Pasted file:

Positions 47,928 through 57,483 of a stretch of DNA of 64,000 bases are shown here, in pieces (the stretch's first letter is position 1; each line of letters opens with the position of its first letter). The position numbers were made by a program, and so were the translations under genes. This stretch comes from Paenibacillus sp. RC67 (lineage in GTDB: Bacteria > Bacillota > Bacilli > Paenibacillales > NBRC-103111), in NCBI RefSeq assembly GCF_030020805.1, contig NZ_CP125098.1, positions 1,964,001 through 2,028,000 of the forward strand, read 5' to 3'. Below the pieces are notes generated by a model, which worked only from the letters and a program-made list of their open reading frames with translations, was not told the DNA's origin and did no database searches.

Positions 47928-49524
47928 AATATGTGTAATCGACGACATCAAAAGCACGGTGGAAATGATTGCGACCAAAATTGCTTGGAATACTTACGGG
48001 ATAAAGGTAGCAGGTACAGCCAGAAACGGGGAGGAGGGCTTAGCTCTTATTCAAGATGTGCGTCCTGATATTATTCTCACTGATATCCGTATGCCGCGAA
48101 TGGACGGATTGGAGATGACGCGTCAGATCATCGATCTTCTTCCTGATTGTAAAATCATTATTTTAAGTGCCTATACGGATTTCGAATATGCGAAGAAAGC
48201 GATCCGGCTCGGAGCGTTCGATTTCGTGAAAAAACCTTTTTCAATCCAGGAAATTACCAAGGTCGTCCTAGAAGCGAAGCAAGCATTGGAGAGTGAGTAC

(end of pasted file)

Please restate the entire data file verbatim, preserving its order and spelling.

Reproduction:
Positions 47,928 through 57,483 of a stretch of DNA of 64,000 bases are shown here, in pieces (the stretch's first letter is position 1; each line of letters opens with the position of its first letter). The position numbers were made by a program, and so were the translations under genes. This stretch comes from Paenibacillus sp. RC67 (lineage in GTDB: Bacteria > Bacillota > Bacilli > Paenibacillales > NBRC-103111), in NCBI RefSeq assembly GCF_030020805.1, contig NZ_CP125098.1, positions 1,964,001 through 2,028,000 of the forward strand, read 5' to 3'. Below the pieces are notes generated by a model, which worked only from the letters and a program-made list of their open reading frames with translations, was not told the DNA's origin and did no database searches.

Positions 47928-49524
47928 AATATGTGTAATCGACGACATCAAAAGCACGGTGGAAATGATTGCGACCAAAATTGCTTGGAATACTTACGGG
48001 ATAAAGGTAGCAGGTACAGCCAGAAACGGGGAGGAGGGCTTAGCTCTTATTCAAGATGTGCGTCCTGATATTATTCTCACTGATATCCGTATGCCGCGAA
48101 TGGACGGATTGGAGATGACGCGTCAGATCATCGATCTTCTTCCTGATTGTAAAATCATTATTTTAAGTGCCTATACGGATTTCGAATATGCGAAGAAAGC
48201 GATCCGGCTCGGAGCGTTCGATTTCGTGAAAAAACCTTTTTCAATCCAGGAAATTACCAAGGTCGTCCTAGAAGCGAAGCAAGCATTGGAGAGTGAGTAC